This Treatise is an honor to the scientific character of our country. It is not a republication of transatlantic thought in American language; but whether some of its views may have been entertained before or not, it bears the impress of originality. Though its author has read much, he has evidently studied and experimented more, and his work has that unity in sentiment and continuity of parts so characteristic of the production of a single mind. Many of our scientific works are indeed original, but they remind us of the habitations of the semi-barbarous beings who dwell amid the ruins of some ancient city. Though these habitations are partially made up of ancient edifices, perhaps once the pride of the world, yet they exhibit an architecture perfectly unique. Ionic, Corinthian, and Gothic, are all blended together, and, perhaps, surmounted by a modern thatched roof. This Treatise is not a compilation. The mechanical beauty of the volume is but a suitable dress for the well-sustained views and interesting experiments of its learned and laborious author. It treats, too, upon a subject of interest not merely to the scientific man, but to the theologian and all who love to think. Science and religion are twin sisters, and never should be separated. The one is truth evolved from God's works by observation and reason, the other is truth evolved from revelation by the same powers; and all truth is of one nature. If the apparently legitimate conclusions of science and theology are contradictory, the fault is in ourselves, who, from an improper use of the medium through which the observations are made, obtain a distorted image of the truth.
The great object of the first chapter of the Treatise is to show that organization and life are not originated and sustained by the indescribable “vital principle” of the old physiologists, but are the legitimate result of the same forces that regulate the movements of all inanimate nature. This subject in various phases has been discussed, sometimes angrily, from the earliest ages of the world. Many theologians, jealous of what might to the unreflecting appear a leaning toward atheism, have laid themselves open to severe attacks, on account of a careless, and, perhaps, contemptuous disregard of material laws, and a hasty ascription of observed phenomena to the direct agency of God without the intervention of law.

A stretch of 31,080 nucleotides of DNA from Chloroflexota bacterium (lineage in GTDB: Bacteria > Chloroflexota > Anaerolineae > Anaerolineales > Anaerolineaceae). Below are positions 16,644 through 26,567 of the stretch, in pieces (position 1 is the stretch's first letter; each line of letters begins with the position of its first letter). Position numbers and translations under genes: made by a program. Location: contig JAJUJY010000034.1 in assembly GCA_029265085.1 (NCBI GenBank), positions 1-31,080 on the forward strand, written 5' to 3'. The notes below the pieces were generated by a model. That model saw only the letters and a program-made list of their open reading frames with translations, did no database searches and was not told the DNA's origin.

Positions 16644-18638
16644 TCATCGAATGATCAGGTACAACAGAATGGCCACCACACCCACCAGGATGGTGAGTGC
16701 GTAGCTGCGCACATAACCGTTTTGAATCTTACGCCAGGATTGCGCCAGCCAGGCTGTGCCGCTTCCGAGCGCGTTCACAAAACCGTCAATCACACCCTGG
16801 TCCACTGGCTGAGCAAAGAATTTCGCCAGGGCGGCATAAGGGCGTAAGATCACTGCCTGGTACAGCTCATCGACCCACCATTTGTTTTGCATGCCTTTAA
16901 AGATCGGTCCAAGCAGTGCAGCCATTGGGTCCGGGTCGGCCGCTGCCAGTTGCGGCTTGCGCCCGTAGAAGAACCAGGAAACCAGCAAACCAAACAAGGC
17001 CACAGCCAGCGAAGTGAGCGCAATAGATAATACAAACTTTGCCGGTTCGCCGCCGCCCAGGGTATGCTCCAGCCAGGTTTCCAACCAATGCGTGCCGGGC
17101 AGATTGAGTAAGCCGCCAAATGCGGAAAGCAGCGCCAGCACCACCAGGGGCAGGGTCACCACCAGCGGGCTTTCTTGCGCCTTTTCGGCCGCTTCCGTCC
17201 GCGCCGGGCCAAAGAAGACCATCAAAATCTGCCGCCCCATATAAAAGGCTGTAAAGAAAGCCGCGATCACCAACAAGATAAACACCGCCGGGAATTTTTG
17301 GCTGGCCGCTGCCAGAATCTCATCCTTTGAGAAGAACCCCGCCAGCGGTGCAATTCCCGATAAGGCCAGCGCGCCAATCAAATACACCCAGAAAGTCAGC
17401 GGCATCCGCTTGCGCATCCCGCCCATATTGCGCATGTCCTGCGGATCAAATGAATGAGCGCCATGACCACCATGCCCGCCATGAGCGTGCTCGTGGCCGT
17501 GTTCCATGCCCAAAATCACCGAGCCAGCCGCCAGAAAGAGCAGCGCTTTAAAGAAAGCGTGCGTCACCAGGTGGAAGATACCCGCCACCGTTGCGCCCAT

The one grand truth, that all nature is the emanation of a supreme Being, who upholds it and directs it in all its wondrous evolution of cause and effect, science never has controverted and never can; nay, it has not the slightest tendency thus to do: but, on the other hand, all its investigations and deductions rest upon this truth as a foundation-pointing undeviatingly to the power of God. But when the theologian leaves this ground and attempts to show how God works, and that, too, by one short sentence, by “speaking and it is done,” irrespective of the laws with which he has previously invested nature, he lays himself open to attacks which he does not deserve and cannot withstand. We maintain that atheism never has appeared on the offensive with the slightest plausibility when the theologian confined himself to his own ground, for there, like Bunyan's pilgrim, he is invincible; it is only in the by-ways that he is exposed to discomfiture and defeat.
Ex nihilo nihil fit-From nothing, nothing comes-exclaims the skeptic, with all the dogmatism of one who professes to have stretched the tether of human reason, and is gazing proudly at the concentrated result of all his toils. But he is too hasty. This maxim, or axiom if you please, which he binds on his forehead and reveres as his creed, is capable of being turned against himself. It is a formidable weapon, and he alone is not to use it. It is not unlimited in its application, and where it does apply it is one of the strongest expressions that language can afford to show the existence of God. The origin of the existence of matter is wholly beyond the reach of human reason, and no naxim of man can apply to it; and were there no other evidence of the agency of God than the mere existence of matter—no subsidiary proof drawn from de
sign or revelation—the theist and atheist would stand on precisely the same ground, neither could confute nor confirm the other.